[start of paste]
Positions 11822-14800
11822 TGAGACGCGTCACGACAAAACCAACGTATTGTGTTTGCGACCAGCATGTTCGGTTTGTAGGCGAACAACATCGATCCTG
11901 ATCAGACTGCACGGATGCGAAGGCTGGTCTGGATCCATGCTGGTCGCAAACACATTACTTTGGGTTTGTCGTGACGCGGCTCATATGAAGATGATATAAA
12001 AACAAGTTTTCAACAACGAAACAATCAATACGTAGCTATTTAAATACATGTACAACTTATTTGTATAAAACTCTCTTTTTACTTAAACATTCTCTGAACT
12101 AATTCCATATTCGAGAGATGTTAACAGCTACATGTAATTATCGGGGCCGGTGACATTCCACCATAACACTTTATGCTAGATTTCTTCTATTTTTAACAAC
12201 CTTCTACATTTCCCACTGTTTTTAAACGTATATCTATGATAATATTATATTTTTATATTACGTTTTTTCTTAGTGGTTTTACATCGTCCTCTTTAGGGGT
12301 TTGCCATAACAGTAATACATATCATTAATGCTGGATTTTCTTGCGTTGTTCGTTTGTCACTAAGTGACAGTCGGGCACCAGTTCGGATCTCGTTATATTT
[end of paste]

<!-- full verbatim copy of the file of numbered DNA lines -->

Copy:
Positions 11822-14800
11822 TGAGACGCGTCACGACAAAACCAACGTATTGTGTTTGCGACCAGCATGTTCGGTTTGTAGGCGAACAACATCGATCCTG
11901 ATCAGACTGCACGGATGCGAAGGCTGGTCTGGATCCATGCTGGTCGCAAACACATTACTTTGGGTTTGTCGTGACGCGGCTCATATGAAGATGATATAAA
12001 AACAAGTTTTCAACAACGAAACAATCAATACGTAGCTATTTAAATACATGTACAACTTATTTGTATAAAACTCTCTTTTTACTTAAACATTCTCTGAACT
12101 AATTCCATATTCGAGAGATGTTAACAGCTACATGTAATTATCGGGGCCGGTGACATTCCACCATAACACTTTATGCTAGATTTCTTCTATTTTTAACAAC
12201 CTTCTACATTTCCCACTGTTTTTAAACGTATATCTATGATAATATTATATTTTTATATTACGTTTTTTCTTAGTGGTTTTACATCGTCCTCTTTAGGGGT
12301 TTGCCATAACAGTAATACATATCATTAATGCTGGATTTTCTTGCGTTGTTCGTTTGTCACTAAGTGACAGTCGGGCACCAGTTCGGATCTCGTTATATTT